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  • Farm Aid to be in North Carolina
    Willie Nelson and the annual Farm Aid concert and food festival are coming to North Carolina. The concert is scheduled for Sept. 13 in the Walnut Creek Amphitheatre in Raleigh. 
  • Bio-agricultural products can boost yields
    Biological products are one way that farmers can nurture crops. Enzymes are used in many industries, from detergents to wine and beer making. In agriculture, enzymes can be used to boost soil health. 
  • Free app helps farmers track field conditions
    A smartphone app is available to help farmers access weather information for specific fields. The app comes in two forms, Climate Basic and Climate Pro. The Basic app is a free service that tracks precipitation, hail and other data for specific fields. 
  • Late-season herbicide applications may be ineffective
    For farmers seeing weeds in their fields this late in the growing season, hand-rouging and pulling them by hand may be the best way to remove them, more so than using a herbicide, a Purdue Extension weed scientist said. 
  • Cool weather’s effect on crop could differ from 2009
    The next two months will determine whether the Indiana corn crop produces high yields as expected or is significantly damaged by any unforeseen, drastic changes in weather and diseases, Purdue Extension corn specialist Bob Nielsen said. 
  • 4-Her shares love for horses
    When Sam Evens rides on her horse, Sonee, her worry and stress melts away. It’s just her and her horse, and nothing can stop her. 
  • Cattle entries open for World Dairy Expo
    World Dairy Expo’s 2014 dairy cattle entries are open. Exhibitors can choose to enter through the expo online entry system or by mail. Initial entry deadline is Aug. 31.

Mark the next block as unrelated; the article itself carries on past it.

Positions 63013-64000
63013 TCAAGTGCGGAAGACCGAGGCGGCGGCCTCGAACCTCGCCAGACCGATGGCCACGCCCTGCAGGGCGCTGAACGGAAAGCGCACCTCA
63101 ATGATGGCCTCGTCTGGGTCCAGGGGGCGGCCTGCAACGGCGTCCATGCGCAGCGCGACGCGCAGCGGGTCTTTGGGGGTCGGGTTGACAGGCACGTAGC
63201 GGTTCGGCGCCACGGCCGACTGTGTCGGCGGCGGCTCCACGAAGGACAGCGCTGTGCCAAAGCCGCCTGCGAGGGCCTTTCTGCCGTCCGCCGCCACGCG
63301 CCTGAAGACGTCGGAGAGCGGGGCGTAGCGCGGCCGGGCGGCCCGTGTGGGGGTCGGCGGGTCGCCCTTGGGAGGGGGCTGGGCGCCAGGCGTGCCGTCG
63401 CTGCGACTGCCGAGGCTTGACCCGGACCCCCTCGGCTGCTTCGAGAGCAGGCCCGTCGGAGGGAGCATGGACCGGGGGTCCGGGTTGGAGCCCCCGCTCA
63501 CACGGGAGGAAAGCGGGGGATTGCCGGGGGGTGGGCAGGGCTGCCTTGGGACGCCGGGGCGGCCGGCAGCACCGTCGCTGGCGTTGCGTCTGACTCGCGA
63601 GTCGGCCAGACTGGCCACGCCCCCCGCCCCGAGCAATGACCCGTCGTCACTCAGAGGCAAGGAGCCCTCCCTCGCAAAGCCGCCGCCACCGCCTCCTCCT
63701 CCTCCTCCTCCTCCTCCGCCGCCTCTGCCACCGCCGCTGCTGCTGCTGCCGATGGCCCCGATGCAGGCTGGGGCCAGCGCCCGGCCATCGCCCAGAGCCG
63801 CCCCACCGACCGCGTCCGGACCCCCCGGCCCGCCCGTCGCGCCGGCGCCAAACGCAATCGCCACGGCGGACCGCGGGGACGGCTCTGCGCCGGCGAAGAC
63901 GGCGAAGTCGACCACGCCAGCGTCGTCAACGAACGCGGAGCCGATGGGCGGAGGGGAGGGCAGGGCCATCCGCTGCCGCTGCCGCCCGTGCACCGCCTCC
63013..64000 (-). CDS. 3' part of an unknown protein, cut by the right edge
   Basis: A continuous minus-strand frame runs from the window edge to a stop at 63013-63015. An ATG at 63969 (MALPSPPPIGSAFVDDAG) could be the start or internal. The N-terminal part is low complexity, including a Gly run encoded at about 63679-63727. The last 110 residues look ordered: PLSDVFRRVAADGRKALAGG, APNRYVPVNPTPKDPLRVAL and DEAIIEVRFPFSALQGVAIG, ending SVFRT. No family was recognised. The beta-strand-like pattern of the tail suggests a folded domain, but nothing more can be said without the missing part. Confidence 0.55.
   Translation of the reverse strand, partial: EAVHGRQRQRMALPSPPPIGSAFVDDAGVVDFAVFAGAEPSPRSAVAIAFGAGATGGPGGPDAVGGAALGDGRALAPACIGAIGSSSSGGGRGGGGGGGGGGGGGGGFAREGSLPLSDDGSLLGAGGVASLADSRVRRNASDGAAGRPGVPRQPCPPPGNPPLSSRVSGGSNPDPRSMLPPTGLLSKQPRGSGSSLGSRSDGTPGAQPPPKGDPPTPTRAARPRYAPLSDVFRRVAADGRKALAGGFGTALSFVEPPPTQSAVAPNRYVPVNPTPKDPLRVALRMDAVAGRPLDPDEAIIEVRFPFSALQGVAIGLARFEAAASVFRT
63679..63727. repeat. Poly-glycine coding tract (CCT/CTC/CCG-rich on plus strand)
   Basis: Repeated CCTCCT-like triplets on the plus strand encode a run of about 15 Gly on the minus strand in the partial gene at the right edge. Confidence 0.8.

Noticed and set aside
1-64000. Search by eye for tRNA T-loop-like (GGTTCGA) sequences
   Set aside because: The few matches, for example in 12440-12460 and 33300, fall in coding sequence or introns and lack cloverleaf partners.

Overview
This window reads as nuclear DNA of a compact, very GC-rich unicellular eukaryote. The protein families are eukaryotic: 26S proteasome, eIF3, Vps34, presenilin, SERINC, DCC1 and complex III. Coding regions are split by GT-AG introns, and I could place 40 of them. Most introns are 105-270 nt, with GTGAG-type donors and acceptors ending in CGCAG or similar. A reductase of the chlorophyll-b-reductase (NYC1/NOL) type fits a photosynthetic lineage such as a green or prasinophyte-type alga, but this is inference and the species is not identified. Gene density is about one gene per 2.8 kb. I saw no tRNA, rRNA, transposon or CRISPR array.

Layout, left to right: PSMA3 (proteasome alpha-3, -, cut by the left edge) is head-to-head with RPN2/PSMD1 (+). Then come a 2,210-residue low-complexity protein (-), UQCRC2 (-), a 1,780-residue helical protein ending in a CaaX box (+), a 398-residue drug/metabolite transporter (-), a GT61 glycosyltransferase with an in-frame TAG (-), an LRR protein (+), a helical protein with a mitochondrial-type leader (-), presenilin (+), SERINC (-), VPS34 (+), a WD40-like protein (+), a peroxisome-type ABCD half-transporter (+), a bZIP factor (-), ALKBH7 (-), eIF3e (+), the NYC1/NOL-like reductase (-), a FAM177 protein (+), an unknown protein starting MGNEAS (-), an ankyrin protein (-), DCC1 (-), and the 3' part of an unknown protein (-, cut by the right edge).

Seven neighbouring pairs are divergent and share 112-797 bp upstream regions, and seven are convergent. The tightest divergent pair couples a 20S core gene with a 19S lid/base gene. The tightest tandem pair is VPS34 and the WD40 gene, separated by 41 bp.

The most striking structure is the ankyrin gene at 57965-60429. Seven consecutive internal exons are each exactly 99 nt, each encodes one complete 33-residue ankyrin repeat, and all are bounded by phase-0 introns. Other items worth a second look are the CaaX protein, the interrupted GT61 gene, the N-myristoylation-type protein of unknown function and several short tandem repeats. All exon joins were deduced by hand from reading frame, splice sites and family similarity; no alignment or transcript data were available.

• Tippecanoe County Fair brings community together
    The Tippecanoe County 4-H Fair is a tradition that dates back 84 years. Although the fairgrounds are in the heart of bustling Lafayette, it feels like a small-town affair. 
  • Position your farm for the future
    Farmers can’t predict the future, but they can plan for different scenarios. It’s important to plan ahead and be ready for changing economic situations. 
  • 10 ways to improve your operation
    As agriculture enters a period of income moderation, farmers may need to fine-tune their management practices. They learned keys to successfully managing their farms at Purdue University’s Top Farmer Conference. 
  • Wet hay may cause barn fire
    Hay that is baled and stored at a moisture level higher than recommended could heat up enough to start a barn fire, a Purdue Extension forage specialist warns. 
  • Jared Finegan
    If we could have controlled the weather for the Iroquois County Fair, we wouldn’t have made it as perfect as it was. I cannot remember a year where it didn’t rain at all, and I don’t think it has ever been as comfortably cool as it was this year. 
  • Ted Mottaz
    Week 12 of our growing season observations is basically more of the same. Corn and soybeans are still progressing very well. As I stated last week, I spent the past week in Washington, D.C., and I basically got this week’s update from one of my neighbors. 
  • Gene discovery could lead to better soybean varieties
    Researchers from Purdue University and the University of Nebraska-Lincoln have discovered a soybean gene whose mutation affects plant stem growth, a finding that could lead to the development of improved soybean cultivars for the northern U.S. 
  • Grant Noland
    For the first time in six weeks, I’m providing an update without measurable rainfall for our area. Even without rain, the cooler-than-average temperatures have allowed for adequate subsoil moisture to remain present beneath the canopy, and crop conditions are very good. 

 



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